Cafiene has it's uses, it's great if you need a quick pick-me-up to jolt you into a project where you need a little extra energy, but to use it with necessary regularity is excessive and actually very addicive behavior.

--------------------
"Buy low, sell high
get rich and you still die"


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Too Cool To Quit
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Icon 1 posted March 10, 2006 05:46      Profile for Too Cool To Quit     Send New Private Message       Edit/Delete Post   Reply With Quote 
I gave up Atheism for lent.

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Alright now, that's the last straw, I'm calling the ass taxidermist to tell him to stop making hats in your size RIGHT NOW.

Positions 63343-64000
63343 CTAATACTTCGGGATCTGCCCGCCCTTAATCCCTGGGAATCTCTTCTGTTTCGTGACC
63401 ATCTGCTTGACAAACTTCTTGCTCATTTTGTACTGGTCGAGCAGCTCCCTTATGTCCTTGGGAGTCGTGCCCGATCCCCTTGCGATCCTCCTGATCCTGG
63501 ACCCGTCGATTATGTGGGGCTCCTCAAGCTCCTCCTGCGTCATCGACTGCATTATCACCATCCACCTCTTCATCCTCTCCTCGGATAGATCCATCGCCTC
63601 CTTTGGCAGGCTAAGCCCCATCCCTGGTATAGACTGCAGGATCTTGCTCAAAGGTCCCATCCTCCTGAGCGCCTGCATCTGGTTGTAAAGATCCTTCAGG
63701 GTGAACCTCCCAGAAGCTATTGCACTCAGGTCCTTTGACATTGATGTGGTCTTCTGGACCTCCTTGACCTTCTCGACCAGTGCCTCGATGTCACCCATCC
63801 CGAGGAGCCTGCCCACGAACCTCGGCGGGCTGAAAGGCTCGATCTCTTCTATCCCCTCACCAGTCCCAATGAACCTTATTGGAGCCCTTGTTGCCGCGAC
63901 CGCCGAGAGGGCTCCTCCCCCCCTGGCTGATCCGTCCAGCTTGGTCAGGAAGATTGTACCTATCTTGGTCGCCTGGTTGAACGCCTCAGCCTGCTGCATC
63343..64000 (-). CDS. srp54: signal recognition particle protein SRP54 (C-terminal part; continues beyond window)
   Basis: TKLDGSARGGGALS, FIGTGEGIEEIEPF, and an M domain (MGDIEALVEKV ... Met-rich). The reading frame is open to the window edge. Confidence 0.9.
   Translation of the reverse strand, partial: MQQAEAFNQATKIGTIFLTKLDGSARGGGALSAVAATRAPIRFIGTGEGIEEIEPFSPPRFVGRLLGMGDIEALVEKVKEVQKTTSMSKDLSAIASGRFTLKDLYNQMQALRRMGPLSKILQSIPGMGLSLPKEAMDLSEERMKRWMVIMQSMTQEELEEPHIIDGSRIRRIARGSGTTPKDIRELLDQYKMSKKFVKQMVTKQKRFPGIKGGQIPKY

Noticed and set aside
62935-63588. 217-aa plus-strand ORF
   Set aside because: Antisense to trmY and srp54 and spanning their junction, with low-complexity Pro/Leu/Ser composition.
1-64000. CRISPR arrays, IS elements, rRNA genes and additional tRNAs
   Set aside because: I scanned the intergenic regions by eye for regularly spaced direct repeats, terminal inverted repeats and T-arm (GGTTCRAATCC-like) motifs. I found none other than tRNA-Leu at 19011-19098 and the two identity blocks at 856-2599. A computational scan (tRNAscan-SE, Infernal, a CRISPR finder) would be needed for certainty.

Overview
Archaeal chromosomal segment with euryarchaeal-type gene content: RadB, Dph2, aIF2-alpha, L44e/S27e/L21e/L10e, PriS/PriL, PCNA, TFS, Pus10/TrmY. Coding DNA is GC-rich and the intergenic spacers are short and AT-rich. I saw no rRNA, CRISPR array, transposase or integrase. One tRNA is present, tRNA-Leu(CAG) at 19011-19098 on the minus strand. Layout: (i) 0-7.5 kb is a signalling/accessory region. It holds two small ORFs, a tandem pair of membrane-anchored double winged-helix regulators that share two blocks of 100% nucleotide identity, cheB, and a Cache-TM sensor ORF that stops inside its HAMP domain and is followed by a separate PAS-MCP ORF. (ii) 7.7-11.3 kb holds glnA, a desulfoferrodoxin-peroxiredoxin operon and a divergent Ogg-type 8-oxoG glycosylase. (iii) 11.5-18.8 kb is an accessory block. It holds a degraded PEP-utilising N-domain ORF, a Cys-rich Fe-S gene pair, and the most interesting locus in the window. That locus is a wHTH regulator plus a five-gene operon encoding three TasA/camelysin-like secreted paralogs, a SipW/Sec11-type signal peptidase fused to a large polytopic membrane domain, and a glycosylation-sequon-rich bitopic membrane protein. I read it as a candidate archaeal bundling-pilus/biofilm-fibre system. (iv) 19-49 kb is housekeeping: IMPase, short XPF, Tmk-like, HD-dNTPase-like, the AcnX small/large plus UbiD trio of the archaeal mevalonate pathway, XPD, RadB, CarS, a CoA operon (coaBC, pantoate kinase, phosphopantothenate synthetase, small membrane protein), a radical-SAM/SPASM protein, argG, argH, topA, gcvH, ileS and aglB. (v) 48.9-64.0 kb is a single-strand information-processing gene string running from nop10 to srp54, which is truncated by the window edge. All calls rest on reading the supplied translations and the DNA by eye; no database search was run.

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drunkennewfiemidget
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Icon 1 posted March 10, 2006 06:48      Profile for drunkennewfiemidget     Send New Private Message       Edit/Delete Post   Reply With Quote 
quote:
Originally posted by Too Cool To Quit:
I gave up Atheism for lent.

that's funny, I gave up lent for atheism.
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Xanthine

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Icon 1 posted March 10, 2006 11:51      Profile for Xanthine     Send New Private Message       Edit/Delete Post   Reply With Quote 
quote:
Originally posted by dragonman97:
quote:
Originally posted by Xanthine:
quote:
Originally posted by Callipygous: